Farmed Salmon Diet Research
Research into the dietary requirements of farmed King Salmon
Two years ago NZ King Salmon Ltd initiated a $5.2 million, four-year research project into the specific dietary requirements of King salmon, also called Chinook salmon, farmed predominantly in New Zealand. That trial work had never been done before specifically for King Salmon. The project partners are NZ King Salmon, Seafood Innovations Ltd (SIL), Cawthron Institute, the Nelson Marlborough Institute of Technology and the Danish aquaculture feed company BioMar. Funding comes half from commercial partners and half from SIL, a research partnership supported by the Ministry for Business, Innovation, and Employment. The trial work is being done at the Cawthron Aquaculture Park, in Nelson.
NZ King Salmon is the largest producer of King salmon or Chinook salmon, in the world, with around 55% of NZ salmon production and 40% of world production. It is a high quality salmon, with high levels of healthy Omega-3s and superior culinary attributes. NZKS revenue is around $150m annually, from whole fish sale prices between $17-24/kg, and sales 50% whole salmon and 50% value-added. Target harvest weight is between 4kg and 4.2kg, bled and gutted, when the fish will have spent 6 to 12 months in freshwater hatcheries, followed by 16 months in sea cages. One third of revenue is spent on feed and labour costs (called “cost of fish harvested”) and the imported feed is the biggest single expense in salmon aquaculture.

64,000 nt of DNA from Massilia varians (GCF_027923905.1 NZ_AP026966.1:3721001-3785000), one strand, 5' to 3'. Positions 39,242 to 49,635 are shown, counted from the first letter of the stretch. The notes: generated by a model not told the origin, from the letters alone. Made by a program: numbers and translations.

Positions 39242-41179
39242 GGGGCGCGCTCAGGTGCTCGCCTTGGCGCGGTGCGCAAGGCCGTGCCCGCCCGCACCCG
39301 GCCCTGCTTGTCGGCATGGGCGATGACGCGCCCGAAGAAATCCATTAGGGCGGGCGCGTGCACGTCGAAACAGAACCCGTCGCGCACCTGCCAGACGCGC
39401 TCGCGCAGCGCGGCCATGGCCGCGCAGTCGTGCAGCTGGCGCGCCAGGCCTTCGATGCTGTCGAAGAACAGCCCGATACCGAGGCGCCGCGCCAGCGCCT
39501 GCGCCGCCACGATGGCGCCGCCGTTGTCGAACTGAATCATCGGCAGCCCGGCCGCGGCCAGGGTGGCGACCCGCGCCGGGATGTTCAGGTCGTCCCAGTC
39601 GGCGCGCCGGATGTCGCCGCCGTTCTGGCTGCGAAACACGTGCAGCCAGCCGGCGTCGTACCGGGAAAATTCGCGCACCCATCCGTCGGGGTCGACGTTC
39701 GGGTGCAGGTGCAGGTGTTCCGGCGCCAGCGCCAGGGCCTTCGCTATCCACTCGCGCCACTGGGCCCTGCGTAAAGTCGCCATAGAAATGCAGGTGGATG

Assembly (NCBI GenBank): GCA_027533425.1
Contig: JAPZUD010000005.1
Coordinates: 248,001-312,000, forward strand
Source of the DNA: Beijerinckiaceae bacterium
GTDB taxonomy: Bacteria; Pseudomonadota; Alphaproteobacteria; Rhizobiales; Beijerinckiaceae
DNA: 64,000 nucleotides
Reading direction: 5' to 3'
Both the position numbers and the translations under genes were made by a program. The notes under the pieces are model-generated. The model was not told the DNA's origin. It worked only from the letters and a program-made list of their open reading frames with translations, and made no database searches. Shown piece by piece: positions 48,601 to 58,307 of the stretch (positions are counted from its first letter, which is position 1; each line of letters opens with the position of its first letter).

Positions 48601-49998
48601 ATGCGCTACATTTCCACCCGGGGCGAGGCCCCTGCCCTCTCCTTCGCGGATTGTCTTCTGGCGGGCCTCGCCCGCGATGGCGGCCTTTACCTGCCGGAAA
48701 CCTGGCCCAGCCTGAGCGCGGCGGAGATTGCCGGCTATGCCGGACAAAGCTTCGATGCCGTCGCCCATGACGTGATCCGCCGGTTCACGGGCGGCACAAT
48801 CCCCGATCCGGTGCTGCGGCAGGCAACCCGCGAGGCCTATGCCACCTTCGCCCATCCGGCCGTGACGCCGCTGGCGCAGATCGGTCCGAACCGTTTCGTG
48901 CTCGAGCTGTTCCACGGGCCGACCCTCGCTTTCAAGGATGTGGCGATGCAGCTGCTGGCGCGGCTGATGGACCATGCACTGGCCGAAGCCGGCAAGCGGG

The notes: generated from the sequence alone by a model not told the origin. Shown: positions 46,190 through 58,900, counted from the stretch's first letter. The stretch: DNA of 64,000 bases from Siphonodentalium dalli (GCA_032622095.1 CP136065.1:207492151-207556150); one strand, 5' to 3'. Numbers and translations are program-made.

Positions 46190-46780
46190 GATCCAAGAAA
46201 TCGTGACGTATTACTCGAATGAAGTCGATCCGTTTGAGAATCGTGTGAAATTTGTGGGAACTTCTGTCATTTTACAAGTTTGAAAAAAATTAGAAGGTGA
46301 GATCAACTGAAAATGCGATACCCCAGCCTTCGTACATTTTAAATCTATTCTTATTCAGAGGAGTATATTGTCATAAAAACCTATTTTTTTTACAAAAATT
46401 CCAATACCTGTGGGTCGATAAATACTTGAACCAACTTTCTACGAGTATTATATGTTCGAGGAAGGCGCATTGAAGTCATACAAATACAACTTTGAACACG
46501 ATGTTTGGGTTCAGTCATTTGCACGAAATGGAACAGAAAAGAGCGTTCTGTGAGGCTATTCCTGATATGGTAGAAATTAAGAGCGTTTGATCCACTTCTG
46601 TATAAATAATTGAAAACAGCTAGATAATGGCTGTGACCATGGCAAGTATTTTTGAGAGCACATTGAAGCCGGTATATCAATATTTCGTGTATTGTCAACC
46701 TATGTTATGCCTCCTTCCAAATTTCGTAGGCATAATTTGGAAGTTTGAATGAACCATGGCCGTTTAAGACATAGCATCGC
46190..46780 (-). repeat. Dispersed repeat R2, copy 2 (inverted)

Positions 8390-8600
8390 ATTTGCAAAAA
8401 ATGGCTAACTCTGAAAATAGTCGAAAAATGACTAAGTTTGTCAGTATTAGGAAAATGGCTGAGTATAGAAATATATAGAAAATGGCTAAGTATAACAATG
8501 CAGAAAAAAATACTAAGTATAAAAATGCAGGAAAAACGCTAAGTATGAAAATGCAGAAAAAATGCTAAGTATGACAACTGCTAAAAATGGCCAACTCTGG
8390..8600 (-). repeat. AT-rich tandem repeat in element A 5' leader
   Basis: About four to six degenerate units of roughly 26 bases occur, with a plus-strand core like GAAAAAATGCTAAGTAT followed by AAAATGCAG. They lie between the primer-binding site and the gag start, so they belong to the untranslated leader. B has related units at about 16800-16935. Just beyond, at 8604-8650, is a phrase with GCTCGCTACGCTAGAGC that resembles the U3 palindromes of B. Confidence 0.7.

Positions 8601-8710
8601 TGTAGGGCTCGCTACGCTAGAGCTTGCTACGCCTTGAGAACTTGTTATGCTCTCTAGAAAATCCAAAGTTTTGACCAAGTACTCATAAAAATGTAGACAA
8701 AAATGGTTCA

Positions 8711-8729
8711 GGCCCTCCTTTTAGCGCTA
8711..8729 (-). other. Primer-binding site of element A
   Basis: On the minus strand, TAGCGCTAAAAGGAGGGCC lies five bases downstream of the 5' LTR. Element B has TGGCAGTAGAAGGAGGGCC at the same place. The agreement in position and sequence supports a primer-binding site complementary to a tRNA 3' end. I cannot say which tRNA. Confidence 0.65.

King salmon may share the same name with Atlantic salmon (which accounts for a majority of world farmed salmon) but it is closer genetically to Rainbow trout. King is the largest species of the Pacific salmon family (including Sockeye, Coho and Pink) and has the best taste, texture and nutritional quality.
All the trial work is done with King salmon at the Cawthron Aquaculture Park research facility at Glenduan, Nelson. There, in a series of outdoor tanks, fish are grown from approximately 1.5kg to 3kg-plus over 60-120 days periods, and then weighed, measured and sampled for the results. The team takes fish of known parentage and various sizes and intends to improve the digestibility of the food they are given, thereby to improve the feed conversion ratio.
Kevin Heasman is an aquaculture scientist, and lead researcher at the Cawthron Institute. He explains the system can control; temperature, water quality, oxygen content, etc., which enables researchers to do away with as many variables as possible. The aim is to leave the only variables as food ingredients and intake, in terms of weight, frequency of feeding and the time of the day. The composition of feed is very important, containing different minerals and vitamins, and the 10 essential proteins needed by the fish. “The number of variables makes it a complex trial to undertake, but it is also exciting to attempt,” Heasman says.
Fish of known parentage reduces the amount of genetic variation in the trial fish. Transition from fresh to sea water changes the physiology of the fish, and as they grow their energy to protein requirements change. Fish are among the best food conversion ratios (FCR) of the main domesticated animals for meat/fish production – 1.7kg of feed to 1kg of fish, comparable with chicken at around 2, and 3-4 for pigs, 5-6 for lambs and 6-plus for beef cattle.
Fish are efficient converters of feed to flesh because they are cold blooded and live in a weightless environment.